Question 51 An 85-year-old man was admitted with vomiting. He had a past history of locally invasive carcinoma of the transverse colon, which had been partially resected a year earlier. An X-ray of the abdomen confirmed large bowel obstruction and a CT scan showed extensive malignant disease. A decision was made to treat him symptomatically and not to subject him to further surgery. What is the most effective drug treatment for his vomiting in this situation? A B C D E cyclizine granisetron haloperidol levomepromazine octreotide

Updated-Aug-2012

Orthogeriatrics and osteoporosis

Question 52 An 83-year-old man with a history of polymyalgia rheumatica and a Colles fracture was advised to take prednisolone and strontium ranelate. What is the most appropriate advice about when he should take strontium ranelate? A B C D E at bedtime at least 2 h after eating in the evening just before eating in the morning 2 h after eating in the morning just before eating once daily whenever he wishes

Updated-Aug-2012

Old age psychiatry

Question 53 An 80-year-old professional man attended the clinic because of declining memory. His wife reported that he had become withdrawn over the past month and changed from his usual extroverted character. He did not have a past history of depression. On examination, his mini-mental state examination score was 25/30. He complained about memory loss and replied I dont know to a number of questions he was asked. Which feature would most strongly suggest a diagnosis of depression rather than dementia? A B C D E change of character no previous history of depression poor insight into memory loss rapid progression of symptoms symptoms worse in the evening

Updated-Aug-2012

Stroke care

Question 54 A 93-year-old woman developed unilateral deafness of sudden onset, numbness on one side of her face and vertigo. On examination, there was mild unilateral facial weakness. Otoscopy was normal. What is the most likely diagnosis? A B C D E acoustic neuroma anterior inferior cerebellar artery thrombosis herpes simplex infection polyarteritis nodosa Waldenstrms macroglobulinaemia

Updated-Aug-2012

Management of chronic disease and disability Question 55.

A 73-year-old man with metastatic prostate cancer presented with increasing pain in his right hip. He described the pain as worse with movement and complained that he was now unable to walk his dog. His prostate cancer was treated with goserelin injections at 3-month intervals. On examination, he had tenderness over the right trochanter. Investigations: X-ray of right hip large lytic lesion with cortical thinning within the upper third of right femur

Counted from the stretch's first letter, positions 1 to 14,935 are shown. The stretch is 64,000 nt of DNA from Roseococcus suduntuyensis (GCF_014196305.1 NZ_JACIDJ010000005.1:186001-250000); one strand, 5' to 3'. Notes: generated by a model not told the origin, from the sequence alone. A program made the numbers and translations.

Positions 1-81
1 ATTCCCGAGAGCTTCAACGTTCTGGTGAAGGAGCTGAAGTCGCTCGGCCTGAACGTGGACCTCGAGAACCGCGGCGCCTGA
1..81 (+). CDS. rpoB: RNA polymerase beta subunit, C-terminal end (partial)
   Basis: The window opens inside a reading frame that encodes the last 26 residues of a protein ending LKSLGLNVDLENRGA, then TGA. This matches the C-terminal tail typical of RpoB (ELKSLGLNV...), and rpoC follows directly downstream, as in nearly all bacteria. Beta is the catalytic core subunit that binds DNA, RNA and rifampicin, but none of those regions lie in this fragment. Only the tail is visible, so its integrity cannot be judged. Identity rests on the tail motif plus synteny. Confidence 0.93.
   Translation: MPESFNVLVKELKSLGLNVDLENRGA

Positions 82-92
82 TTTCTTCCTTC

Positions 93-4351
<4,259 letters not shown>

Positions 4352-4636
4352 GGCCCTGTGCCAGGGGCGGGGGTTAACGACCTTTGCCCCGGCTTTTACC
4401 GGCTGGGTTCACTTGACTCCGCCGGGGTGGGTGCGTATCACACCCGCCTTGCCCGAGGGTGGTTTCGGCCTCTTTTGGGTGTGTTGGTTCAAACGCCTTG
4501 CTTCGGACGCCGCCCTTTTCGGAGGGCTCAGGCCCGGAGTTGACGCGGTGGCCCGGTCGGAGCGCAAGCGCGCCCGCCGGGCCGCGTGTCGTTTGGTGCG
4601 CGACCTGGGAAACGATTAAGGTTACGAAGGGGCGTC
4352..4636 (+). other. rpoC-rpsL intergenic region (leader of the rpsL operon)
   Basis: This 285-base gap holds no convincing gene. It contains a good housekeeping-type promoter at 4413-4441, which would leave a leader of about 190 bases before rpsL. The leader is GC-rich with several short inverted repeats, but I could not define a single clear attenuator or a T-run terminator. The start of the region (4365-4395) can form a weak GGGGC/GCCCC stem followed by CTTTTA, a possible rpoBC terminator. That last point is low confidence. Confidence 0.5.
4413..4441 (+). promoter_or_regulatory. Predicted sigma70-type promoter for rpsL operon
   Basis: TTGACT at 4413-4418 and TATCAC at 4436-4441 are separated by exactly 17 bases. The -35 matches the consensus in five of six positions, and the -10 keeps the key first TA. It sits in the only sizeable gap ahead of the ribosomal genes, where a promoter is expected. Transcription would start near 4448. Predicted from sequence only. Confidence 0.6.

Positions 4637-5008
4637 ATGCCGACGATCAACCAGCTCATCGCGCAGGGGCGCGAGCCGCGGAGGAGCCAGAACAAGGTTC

What is the most appropriate next step in management? A B C D E bicalutamide cyproterone acetate disodium pamidronate internal fixation radiotherapy

Updated-Aug-2012

Management of chronic disease and disability Question 56.

A 72-year-old man presented with a 3-week history of persistent vomiting and a 12-kg weight loss. He had a previous history of stroke resulting in an expressive dysphasia and right hemiparesis. His Karnofsky performance status was 30. At endoscopy, he had a large fungating mass of the lesser curve of his stomach extending towards the cardia and proximally into the lower oesophagus. Histology confirmed an adenocarcinoma of the stomach. Despite high-dose antiemetics, he continued to vomit and a water-soluble contrast study showed narrowing of the oesophagogastric junction. What is the most appropriate next step in management? A B C D E chemotherapy gastrojejunostomy radiotherapy stent insertion venting gastrostomy

Updated-Aug-2012

Management of acute illness

Question 57. A 68-year-old man presented with a 2-week history of headache. On examination, he had suffusion of the face and eyes, facial oedema and distended jugular veins, which were non-pulsatile. A CT scan of chest showed that the superior vena cava was compressed by a tumour in the right upper lobe of the lung, and there was evidence of a clot within the vessel. At bronchoscopy, he had a tumour in the right upper lobe bronchus; biopsies confirmed this to be a small cell carcinoma of the bronchus. What is the most appropriate immediate management? A B C D E anticoagulation chemotherapy high-dose corticosteroids radiotherapy to the mediastinum superior vena caval stenting

Updated-Aug-2012

Diagnosis of chronic disease and disability Question 58.

A 65-year-old man presented with fatigue. He had type 2 diabetes mellitus and was taking gliclazide 40 mg once daily. He drank 4 pints of 5% lager per day. In the past, he had injected recreational drugs, but he denied sharing needles and had not used any illicit drugs for over 20 years. On examination, he had no signs of chronic liver disease. Investigations: haemoglobin white cell count international normalised ratio activated partial thromboplastin time serum urea serum creatinine serum total bilirubin serum alanine aminotransferase serum alkaline phosphatase ultrasound scan of abdomen What is the most likely diagnosis? A B C D E alcoholic liver disease haemochromatosis hepatitis B hepatitis C non-alcoholic steatohepatitis 140 g/L (130180) 7.0 109/L (4.011.0) 1.2 (<1.4) 35 s (3040) 6.0 mmol/L (2.57.0) 100 mol/L (60110) 18 mol/L (122) 140 U/L (535) 103 U/L (45105) hyperechoic liver parenchyma

Updated-Aug-2012

Diagnosis of chronic disease and disability Question 59.